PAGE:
The project team completed the last of four structured meetings on 7 November. Here they had the opportunity to reflect on the outcomes of the previous sessions and to make some important decisions as to the initiatives they would recommend to both St Andrew’s and the wider community for the future. Happily, there was a clear consensus as to the main actions and priorities to be taken forward.
The next step will be to share the main findings of the project as part of Centre AGM evening on 29 November. In summary, the key findings from the HeatHack study are:
- To explore ways in which we can insulate our buildings more effectively
- To investigate the feasibility of installing solar panels and to explore potential funding sources for this, and
- To investigate the scope for heat recovery and diversion. There is felt to be a particular opportunity on the first floor of the Centre which experiences excess heat at times in contrast to the nearby Johnson Hall where we have significant heat loss due to the large windows.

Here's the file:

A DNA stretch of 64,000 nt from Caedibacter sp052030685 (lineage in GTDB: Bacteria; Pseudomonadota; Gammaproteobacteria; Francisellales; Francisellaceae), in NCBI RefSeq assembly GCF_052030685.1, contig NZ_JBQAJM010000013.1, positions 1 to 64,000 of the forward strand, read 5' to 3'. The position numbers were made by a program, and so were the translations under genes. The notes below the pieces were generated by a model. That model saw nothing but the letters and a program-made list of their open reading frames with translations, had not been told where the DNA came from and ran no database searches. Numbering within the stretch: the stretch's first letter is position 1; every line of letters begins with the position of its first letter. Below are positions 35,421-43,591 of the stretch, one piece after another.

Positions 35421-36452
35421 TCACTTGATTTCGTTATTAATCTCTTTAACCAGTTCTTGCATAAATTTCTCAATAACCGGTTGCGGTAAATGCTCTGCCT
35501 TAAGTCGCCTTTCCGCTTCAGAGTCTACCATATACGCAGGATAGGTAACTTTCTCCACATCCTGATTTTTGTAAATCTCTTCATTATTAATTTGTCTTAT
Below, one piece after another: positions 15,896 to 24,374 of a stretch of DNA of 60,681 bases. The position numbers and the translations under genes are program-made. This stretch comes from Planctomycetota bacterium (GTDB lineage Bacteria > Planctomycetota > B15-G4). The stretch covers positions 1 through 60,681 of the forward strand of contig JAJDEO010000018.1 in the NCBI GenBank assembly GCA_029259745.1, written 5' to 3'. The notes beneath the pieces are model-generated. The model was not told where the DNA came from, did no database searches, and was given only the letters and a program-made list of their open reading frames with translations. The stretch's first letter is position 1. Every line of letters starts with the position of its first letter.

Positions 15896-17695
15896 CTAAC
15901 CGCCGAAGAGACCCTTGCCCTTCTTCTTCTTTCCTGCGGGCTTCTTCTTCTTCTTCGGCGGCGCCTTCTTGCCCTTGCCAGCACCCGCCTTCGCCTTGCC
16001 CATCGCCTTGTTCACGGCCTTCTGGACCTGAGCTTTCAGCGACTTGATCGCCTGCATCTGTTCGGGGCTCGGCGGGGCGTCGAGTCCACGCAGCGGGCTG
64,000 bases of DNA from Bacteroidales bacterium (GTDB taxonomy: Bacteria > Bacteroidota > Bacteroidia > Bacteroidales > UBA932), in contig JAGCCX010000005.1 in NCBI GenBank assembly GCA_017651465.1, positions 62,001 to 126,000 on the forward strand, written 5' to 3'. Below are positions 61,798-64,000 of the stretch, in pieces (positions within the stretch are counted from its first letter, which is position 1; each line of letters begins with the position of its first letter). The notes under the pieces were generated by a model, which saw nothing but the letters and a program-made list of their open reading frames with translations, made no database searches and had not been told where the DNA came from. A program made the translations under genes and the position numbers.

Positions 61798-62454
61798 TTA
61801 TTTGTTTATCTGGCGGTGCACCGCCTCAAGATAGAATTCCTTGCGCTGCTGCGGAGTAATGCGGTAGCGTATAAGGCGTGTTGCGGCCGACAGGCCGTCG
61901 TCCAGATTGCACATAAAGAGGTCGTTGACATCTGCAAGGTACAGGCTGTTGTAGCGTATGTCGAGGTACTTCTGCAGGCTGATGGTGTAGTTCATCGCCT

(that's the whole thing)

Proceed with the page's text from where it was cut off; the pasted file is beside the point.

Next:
We’d like to achieve the widest possible sharing of these ideas and to receive feedback on our proposals so do please come and participate in the evening if you can.
The HeatHack project, framed around a simple process developed by a small charity of the same name in Edinburgh, is just one of three streams of enquiry the Church is taking to weigh up the options it has for a more sustainable future. The other two streams, initiated by Peter Skerratt, involve assessments and potential solutions being explored through two separate organisations; Inspired Efficiency and the City Bridge foundation.
The next phase in all this work will be to integrate the findings of all three streams into one overall strategy and plan. The outcomes will of course be fed back to St Andrew’s for review and comment before proceeding with any finalised plan.
I would like to take this opportunity to thank all members of the working group who gave so generously of their time to bring this project to a successful conclusion. These were: Sav Johal; Margaret Johnson; Faris Manshi; John Mitchell; Peter Skerratt; Maureen Vincent and myself.
The collective wisdom of more experienced eco churches is – don’t start with solar panels! Because that’s putting a solution in place before fully exploring the problem, and because it’s easy to focus on ‘technofixes’ but not so easy to address underlying issues of hearts, heads, and behaviours. There is also a question of funding.